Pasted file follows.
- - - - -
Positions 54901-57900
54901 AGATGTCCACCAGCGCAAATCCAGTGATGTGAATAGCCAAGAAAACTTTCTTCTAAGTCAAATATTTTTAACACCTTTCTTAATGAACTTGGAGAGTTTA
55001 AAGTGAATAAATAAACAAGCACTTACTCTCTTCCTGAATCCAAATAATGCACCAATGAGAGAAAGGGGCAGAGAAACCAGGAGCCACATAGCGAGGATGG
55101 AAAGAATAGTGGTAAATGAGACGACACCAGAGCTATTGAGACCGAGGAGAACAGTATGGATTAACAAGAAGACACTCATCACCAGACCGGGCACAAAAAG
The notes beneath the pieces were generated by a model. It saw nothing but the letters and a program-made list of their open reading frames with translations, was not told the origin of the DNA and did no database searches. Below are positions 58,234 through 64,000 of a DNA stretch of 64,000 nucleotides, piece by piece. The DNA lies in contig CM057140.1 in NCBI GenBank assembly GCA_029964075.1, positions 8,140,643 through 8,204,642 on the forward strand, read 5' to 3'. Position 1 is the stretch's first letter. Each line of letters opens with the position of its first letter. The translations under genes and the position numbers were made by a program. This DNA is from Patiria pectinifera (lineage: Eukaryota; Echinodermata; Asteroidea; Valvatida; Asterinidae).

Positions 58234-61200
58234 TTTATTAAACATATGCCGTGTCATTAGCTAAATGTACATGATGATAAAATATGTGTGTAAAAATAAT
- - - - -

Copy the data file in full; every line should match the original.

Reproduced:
Positions 54901-57900
54901 AGATGTCCACCAGCGCAAATCCAGTGATGTGAATAGCCAAGAAAACTTTCTTCTAAGTCAAATATTTTTAACACCTTTCTTAATGAACTTGGAGAGTTTA
55001 AAGTGAATAAATAAACAAGCACTTACTCTCTTCCTGAATCCAAATAATGCACCAATGAGAGAAAGGGGCAGAGAAACCAGGAGCCACATAGCGAGGATGG
55101 AAAGAATAGTGGTAAATGAGACGACACCAGAGCTATTGAGACCGAGGAGAACAGTATGGATTAACAAGAAGACACTCATCACCAGACCGGGCACAAAAAG
The notes beneath the pieces were generated by a model. It saw nothing but the letters and a program-made list of their open reading frames with translations, was not told the origin of the DNA and did no database searches. Below are positions 58,234 through 64,000 of a DNA stretch of 64,000 nucleotides, piece by piece. The DNA lies in contig CM057140.1 in NCBI GenBank assembly GCA_029964075.1, positions 8,140,643 through 8,204,642 on the forward strand, read 5' to 3'. Position 1 is the stretch's first letter. Each line of letters opens with the position of its first letter. The translations under genes and the position numbers were made by a program. This DNA is from Patiria pectinifera (lineage: Eukaryota; Echinodermata; Asteroidea; Valvatida; Asterinidae).

Positions 58234-61200
58234 TTTATTAAACATATGCCGTGTCATTAGCTAAATGTACATGATGATAAAATATGTGTGTAAAAATAAT